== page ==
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My Receiver, Crossover, and SVS Dilemma

Discussion in 'Archived Threads 2001-2004' started by Cameron Seaman, Apr 20, 2002.

  1. Cameron Seaman

    Cameron Seaman Well-Known Member

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    First off, here is a quick list of some of my equipment that will come into question in this post.
    • Sony STR-DA30ES Receiver
    • A pair of Infinity RS-5s used as fronts
    • 8" Atlantic Technology 162PBM Subwoofer :b
    The first issue is with the receiver. Anyone with a 30ES or 50ES may be able to explain this a little better for me.
    The main problem is the Sony 30ES Receiver has a fixed crossover. I cannot tell what it is set at, but in the past I was told that it was around 100Hz when speakers are set to "Large" and a little higher (125Hz-150Hz?) when set to "Small". This of course only refers to any situation when the receiver is not working with Dolby Digital. When DD is engaged, NO bass is sent to the Sub when speakers are set to Large while some bass is sent to the sub when speakers are set to Small. (For those with similar Sony receivers, this bass management is indicated when the "S.WOOFER" light is on.) There are some RARE occasions (I can only think of the AVIA subwoofer calibration chapters right now) where the receiver will be decoding Dolby Digital, have speakers set to "Large",and also have low bass sent to the subwoofer (S.WOOFER light ON).
    Normally, and what I have found to sound the best,is to set my mains (RS-5s) to "Large" and my center and rears to "Small". Now, when I listen to music or watch movies in 2 Channel stereo or Dolby Pro-Logic, this setup works OK. The receiver still sends low bass info to my sub. Although I would prefer a lower crossover, like, say 80 Hz, this is acceptable.
    It's a entirely different story when running Dolby Digital. With my preferred setup described above, the only low bass that gets sent to the sub is the LFE. Now I know I have towers, but IMO, they are in no way full-range speakers. I'd like to route the low bass to the sub, just like when using 2-channel and Pro-Logic. The only other option is to switch the mains to "Small" (which I used to do) but this option just sends TOO MUCH bass to the little subwoofer. When this option, it just seems like the AT 162PBM is working overtime and then some. So my decision has been to just leave the mains set to "Large" until I can upgrade my equipment.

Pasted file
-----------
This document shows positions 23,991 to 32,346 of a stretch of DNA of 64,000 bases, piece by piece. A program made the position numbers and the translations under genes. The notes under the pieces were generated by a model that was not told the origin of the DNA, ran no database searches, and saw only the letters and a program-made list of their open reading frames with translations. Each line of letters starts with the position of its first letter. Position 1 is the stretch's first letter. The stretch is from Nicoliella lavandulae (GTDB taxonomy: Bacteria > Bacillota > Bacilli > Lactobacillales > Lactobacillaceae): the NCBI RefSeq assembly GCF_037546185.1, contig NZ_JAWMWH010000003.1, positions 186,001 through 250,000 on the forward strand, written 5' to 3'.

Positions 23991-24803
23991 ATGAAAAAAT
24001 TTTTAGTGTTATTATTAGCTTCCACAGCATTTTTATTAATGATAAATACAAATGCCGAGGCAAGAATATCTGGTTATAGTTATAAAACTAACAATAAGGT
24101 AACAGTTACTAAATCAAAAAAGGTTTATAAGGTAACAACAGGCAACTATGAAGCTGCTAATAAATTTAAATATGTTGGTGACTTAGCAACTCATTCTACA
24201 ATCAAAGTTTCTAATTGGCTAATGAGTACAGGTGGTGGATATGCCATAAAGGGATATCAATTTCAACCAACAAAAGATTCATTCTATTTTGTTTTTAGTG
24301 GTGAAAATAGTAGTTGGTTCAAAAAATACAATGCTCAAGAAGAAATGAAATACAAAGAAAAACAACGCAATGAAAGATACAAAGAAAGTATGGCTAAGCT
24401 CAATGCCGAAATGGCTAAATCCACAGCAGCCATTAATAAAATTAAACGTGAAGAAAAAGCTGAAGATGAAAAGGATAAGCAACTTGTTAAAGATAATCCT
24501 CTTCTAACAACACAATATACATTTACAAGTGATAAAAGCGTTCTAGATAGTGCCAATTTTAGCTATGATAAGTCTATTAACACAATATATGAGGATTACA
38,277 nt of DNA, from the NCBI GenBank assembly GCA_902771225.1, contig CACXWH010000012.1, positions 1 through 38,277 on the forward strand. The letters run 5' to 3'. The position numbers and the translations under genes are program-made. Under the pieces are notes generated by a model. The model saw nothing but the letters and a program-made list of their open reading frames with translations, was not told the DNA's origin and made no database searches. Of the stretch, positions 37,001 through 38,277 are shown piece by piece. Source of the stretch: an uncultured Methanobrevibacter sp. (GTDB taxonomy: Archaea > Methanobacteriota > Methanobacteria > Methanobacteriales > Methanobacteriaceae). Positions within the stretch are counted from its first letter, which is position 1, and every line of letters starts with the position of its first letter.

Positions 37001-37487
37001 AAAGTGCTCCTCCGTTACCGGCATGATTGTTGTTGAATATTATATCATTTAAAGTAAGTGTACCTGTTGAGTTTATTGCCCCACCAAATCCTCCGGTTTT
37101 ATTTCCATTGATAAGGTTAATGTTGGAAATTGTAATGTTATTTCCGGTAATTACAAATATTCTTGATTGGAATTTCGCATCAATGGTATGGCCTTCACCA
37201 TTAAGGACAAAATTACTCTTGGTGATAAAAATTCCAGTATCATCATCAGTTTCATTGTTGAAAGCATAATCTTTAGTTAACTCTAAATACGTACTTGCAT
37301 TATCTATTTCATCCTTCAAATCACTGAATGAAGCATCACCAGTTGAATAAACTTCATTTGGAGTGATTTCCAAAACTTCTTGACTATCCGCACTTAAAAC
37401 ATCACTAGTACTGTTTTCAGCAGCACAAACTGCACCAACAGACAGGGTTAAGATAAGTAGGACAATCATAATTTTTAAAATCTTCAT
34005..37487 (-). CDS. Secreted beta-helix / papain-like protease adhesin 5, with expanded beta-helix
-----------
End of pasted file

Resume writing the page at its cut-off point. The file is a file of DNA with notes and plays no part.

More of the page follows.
Which is now what I am thinking of doing. I's like to buy an SVS. A 20-39 PCi to be exact. I know these are massive subs and will be an ENTIRELY different experience from an 8" sub. If I get an SVS, I'd like to be able to switch my mains to "Small" so I can get that low bass off the mains and to the sub. But, with my current problems with my crossover situation above, will I be asking too much from the SVS? With the fixed crossover of the Sony, it would be similar to having satellite speakers (which I don't). If the SVS can handle it (I'm sure it can), would I be hindering the performance of the 20-39 PCi in any way?
    The ideal situation, for me, would to be able to crossover at about 80Hz. Is there anything on the market that would allow me to bypass the Sony Receiver's settings until I can also upgrade the receiver? Would Outlaw's ICBM work?
     
  2. Harold_C

    Harold_C Well-Known Member

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    I don't believe that Sony could get a Dolby license for the receiver if the bass management worked as you described.

    I would set everything to SMALL, put the subwoower ON (not BOTH, or FULL, or MIX or any other term that implies the subwoofer and the front speakers are both reproducing the same bass).

    If the sub is too loud with all the bass redirected to it, turn the sub down.

    If you use AVIA to calibrate the subwoofer to the same SPL as the the other channels using the Radio Shack meter, you probably have somewhere around 4 dB of overall bass boost in the subwoofer levels due to the Radio Shack's C-weighting curves. Dolby recommends setting subwoofer levels with pink noise and a Real Time Analyzer. They further recommend that, if you use the SPL meter for setting the sub levels, you find where the sub matches the other speakers on the meter and then turn the sub down 4-5 dB as a rough estimate.